Deep Plunge - Book 3 of the SoulShares Series

Riverdale Avenue

Heat Rating: Sextreme
Word Count: 72,000
0 Ratings (0.0)

More than two thousand years ago, the healer Lochlann Doran was the first Fae to leave the Realm after the Sundering of the Fae and human worlds. After centuries of wandering the human world, seeking his SoulShare, he has spent all his magick, and lost all his hope.

Garrett Templar is the star pole dancer at Purgatory, the hottest gay nightclub in Washington, D.C. If his past hadn’t taught him the futility of hope, his present surely would; HIV-positive since age 18, his illness has suddenly and inexplicably mutated into drug-impervious AIDS.

A SoulShare bond with Garrett may give Lochlann back his magick, his gift of healing. But it also might kill him. And if he survives the return of his magick, the Marfach and its host are waiting to use the dancer as bait in a deadly trap. Only an impossible love can save them both.

And everyone knows Fae don’t love….

Awards: Runner-up, Best Gay Erotic Romance, 2013 Rainbow Awards; Finalist, Best Erotica, 2013 Preditors & Editors Readers Poll

Deep Plunge - Book 3 of the SoulShares Series
0 Ratings (0.0)

Deep Plunge - Book 3 of the SoulShares Series

Riverdale Avenue

Heat Rating: Sextreme
Word Count: 72,000
0 Ratings (0.0)
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Cover Art by Insatiable Fantasy Design
Excerpt

It was starting already, he could hear the exclamations, a few squeals, some of the regulars calling his name. The rush. He hit bottom, did a long slow sweep around the pole with legs extended as the bass beat kicked his ass, then swung his legs back in and shimmied up the pole. Hugged it, his mop of blond curls nearly brushing the ceiling. Worked it, all the way down, fucking the long gleaming hard length of it, slowly spinning to make sure every guy on the floor got the view he liked best.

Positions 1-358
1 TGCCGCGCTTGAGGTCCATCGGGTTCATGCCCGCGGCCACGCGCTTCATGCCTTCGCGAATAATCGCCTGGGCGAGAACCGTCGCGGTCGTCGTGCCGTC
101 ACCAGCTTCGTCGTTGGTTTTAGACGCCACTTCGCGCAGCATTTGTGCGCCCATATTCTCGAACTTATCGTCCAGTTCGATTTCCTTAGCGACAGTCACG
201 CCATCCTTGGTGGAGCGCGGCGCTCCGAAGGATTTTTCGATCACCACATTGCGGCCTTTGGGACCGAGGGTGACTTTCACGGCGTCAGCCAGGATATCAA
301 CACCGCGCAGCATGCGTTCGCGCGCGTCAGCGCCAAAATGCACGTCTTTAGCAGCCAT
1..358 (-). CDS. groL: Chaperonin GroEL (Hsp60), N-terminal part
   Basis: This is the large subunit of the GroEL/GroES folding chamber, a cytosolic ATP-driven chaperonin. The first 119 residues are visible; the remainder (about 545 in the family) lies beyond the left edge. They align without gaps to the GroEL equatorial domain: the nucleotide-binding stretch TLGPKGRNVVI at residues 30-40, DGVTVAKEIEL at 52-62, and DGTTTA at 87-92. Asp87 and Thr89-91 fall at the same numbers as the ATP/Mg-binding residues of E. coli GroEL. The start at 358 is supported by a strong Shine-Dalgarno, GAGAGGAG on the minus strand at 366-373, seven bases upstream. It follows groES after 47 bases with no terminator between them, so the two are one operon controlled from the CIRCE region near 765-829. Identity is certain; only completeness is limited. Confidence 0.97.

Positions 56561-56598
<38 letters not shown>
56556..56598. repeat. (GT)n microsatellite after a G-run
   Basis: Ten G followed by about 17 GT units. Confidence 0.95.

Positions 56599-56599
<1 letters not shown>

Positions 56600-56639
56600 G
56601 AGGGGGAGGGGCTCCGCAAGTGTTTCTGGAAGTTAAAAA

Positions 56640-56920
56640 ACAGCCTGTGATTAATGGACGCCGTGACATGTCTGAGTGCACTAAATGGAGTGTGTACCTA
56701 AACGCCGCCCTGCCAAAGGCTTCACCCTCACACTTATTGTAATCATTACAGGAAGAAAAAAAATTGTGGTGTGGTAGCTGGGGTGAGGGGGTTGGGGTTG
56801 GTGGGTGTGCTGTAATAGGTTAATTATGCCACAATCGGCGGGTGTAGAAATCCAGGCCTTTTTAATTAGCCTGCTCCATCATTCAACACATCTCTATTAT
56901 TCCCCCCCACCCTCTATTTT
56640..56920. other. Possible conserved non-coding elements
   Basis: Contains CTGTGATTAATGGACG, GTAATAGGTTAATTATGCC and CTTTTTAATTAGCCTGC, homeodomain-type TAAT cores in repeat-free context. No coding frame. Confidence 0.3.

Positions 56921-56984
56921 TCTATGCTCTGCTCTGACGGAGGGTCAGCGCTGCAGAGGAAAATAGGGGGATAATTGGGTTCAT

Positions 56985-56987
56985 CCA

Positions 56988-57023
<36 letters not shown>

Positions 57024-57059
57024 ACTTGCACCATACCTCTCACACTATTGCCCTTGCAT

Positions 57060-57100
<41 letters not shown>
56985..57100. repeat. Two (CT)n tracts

Garrett had never been a gymnast, and though he’d studied dance off and on, it sure wasn’t anything like this. There were probably names for some of the things he did with his body, but he didn’t know what they were, and didn’t care. He made himself happy when he danced, and the fact he made others happy when he did it was just what his Grand’Mere Toinette had called lagniappe. A little something extra, thrown in for free.

A sharp prickle ran down the back of his neck as he hand-over-handed it back up to the driving beat. What the hell? He’d always been intuitive — he hated the word “sensitive,” it was the word his mother used to describe him because she couldn’t make herself say the word “gay”— ever since he could remember, he’d had an acute sixth sense. But why was it acting up now? Someone’s watching me?.

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